Investments in Liguria rail connection
Another European Mediterranean riviera, other railway infrastructure investments. This is Liguria, in the north of Italy, and the railway which provides transport up the coast continues the above-mentioned railway on the French riviera: Ventimiglia – Genoa railway.
The railway link was opened as a single-track line between Genoa and Savona in 1868 and between Savona and Ventimiglia in 1872, most of its route stretching along the coast. Later, it was duplicated through the construction of a new line, parallel to the existing one, as the railway often crosses cities where there is no space for the second line. The new line has increased the maximum speed from 100 to 180 km/h.
The line crosses tunnels on most route: 61 km of the total 74 km between Ospedaletti and Finale Ligure is in the underground. The longest tunnel, which includes Sanremo underground rail station, is Caponero-Capoverde (13 km and 135 m).
The new railway station in Andora was inaugurated in December 2016 replacing the old railway station built in 1872. The railway station was opened as part of the project which envisaged the construction of 18.8 km of double line between Andora and San Lorenzo, valued at EUR 582 million. Initially, works were scheduled to end in 2009, but were delayed and halted in 2011. They were resumed in February 2014 after the resolution of a legal dispute between main contractors.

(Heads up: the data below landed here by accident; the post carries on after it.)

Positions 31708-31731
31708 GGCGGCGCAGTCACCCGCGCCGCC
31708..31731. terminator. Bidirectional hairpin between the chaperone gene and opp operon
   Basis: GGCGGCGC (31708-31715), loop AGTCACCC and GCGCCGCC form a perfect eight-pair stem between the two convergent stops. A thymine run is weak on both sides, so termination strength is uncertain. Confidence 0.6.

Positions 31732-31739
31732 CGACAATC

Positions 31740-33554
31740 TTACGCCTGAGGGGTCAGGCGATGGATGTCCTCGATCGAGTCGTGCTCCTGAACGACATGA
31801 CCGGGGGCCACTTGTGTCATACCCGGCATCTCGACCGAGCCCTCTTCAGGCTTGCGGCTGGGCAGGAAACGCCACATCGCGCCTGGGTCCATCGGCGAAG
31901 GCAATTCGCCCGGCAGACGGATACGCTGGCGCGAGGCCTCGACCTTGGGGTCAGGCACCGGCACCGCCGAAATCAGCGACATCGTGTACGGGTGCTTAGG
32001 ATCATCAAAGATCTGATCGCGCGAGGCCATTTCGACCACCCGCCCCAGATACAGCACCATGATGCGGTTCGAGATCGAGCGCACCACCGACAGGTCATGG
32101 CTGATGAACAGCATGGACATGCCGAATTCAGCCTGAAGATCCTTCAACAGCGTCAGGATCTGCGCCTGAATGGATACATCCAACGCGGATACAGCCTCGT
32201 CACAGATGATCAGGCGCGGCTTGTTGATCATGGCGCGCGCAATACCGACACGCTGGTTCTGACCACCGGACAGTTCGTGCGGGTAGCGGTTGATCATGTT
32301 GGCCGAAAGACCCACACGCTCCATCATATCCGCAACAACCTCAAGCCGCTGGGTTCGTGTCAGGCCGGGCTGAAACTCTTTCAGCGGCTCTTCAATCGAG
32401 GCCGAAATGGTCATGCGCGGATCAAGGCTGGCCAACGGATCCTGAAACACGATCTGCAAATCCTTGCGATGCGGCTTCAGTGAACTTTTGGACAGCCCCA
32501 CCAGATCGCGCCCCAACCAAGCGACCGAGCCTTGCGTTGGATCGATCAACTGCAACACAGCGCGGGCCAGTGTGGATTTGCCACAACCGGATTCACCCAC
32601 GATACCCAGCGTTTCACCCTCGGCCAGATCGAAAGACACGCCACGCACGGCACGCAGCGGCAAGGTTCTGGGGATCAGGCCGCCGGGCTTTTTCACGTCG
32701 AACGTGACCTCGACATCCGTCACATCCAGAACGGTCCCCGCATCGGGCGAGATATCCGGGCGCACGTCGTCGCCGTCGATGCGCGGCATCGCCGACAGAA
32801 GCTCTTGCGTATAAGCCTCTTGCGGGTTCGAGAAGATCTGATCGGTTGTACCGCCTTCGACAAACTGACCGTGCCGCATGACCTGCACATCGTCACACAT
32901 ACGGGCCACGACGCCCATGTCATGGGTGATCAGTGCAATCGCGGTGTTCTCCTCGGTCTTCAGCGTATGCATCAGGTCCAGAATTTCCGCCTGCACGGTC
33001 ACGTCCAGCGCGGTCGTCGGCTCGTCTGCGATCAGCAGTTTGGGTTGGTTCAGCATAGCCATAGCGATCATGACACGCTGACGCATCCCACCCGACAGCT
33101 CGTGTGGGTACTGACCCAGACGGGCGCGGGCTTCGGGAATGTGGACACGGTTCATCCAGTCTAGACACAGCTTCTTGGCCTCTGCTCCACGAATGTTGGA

In 2016, Ferrovie Dello Stato, the Italian railway infrastructure manager, granted EUR 487 million to the technological upgrade of major corridors, among which Florence-Rome, Milan-Bologna, Rome-Naples and Genoa-Ventimiglia. The new technologies installed have led to improved regularity and frequency of regional and metropolitan trains and have improved the mobility system.